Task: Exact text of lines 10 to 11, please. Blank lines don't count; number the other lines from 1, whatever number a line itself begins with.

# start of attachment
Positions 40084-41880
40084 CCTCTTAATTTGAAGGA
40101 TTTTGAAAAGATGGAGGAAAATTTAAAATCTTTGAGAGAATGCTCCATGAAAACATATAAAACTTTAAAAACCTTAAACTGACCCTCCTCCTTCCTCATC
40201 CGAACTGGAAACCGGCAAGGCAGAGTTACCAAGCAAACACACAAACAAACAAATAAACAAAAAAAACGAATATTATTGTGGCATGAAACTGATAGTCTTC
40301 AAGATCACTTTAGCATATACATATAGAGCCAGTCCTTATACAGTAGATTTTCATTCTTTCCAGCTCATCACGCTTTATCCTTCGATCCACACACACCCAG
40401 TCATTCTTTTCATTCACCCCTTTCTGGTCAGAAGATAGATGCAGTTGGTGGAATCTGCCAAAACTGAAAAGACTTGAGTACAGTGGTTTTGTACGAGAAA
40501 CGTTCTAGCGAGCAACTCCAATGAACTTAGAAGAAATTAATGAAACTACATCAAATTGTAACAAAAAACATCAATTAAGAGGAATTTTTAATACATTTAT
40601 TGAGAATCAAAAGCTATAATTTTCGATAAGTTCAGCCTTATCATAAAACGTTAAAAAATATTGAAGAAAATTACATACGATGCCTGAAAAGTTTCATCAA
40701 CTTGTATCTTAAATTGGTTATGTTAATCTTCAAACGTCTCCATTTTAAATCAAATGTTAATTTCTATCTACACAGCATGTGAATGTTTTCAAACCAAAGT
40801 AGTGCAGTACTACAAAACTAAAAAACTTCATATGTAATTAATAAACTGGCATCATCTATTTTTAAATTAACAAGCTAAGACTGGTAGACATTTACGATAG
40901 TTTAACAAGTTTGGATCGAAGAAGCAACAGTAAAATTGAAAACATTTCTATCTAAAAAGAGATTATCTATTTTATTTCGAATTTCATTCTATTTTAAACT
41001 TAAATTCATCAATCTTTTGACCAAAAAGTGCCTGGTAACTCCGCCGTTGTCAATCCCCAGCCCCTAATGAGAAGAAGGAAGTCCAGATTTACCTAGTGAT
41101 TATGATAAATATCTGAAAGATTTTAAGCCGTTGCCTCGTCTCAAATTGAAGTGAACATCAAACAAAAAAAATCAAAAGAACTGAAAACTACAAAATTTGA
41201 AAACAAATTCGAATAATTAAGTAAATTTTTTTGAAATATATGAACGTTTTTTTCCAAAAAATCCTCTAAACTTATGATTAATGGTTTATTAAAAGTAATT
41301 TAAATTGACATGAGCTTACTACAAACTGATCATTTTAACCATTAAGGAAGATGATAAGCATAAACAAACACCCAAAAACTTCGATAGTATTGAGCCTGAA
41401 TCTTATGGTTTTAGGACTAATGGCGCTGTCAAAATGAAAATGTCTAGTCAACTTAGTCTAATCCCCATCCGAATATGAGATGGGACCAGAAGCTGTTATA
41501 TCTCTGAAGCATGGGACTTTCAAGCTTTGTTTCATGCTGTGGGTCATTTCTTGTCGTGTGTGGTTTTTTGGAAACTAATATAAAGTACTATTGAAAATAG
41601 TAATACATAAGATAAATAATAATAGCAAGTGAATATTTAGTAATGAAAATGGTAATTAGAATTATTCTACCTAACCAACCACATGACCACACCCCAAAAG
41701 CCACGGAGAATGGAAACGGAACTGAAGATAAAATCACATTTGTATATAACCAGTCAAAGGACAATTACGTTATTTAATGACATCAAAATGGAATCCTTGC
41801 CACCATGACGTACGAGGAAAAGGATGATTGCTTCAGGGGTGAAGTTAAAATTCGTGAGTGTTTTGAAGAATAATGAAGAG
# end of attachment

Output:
40801 AGTGCAGTACTACAAAACTAAAAAACTTCATATGTAATTAATAAACTGGCATCATCTATTTTTAAATTAACAAGCTAAGACTGGTAGACATTTACGATAG
40901 TTTAACAAGTTTGGATCGAAGAAGCAACAGTAAAATTGAAAACATTTCTATCTAAAAAGAGATTATCTATTTTATTTCGAATTTCATTCTATTTTAAACT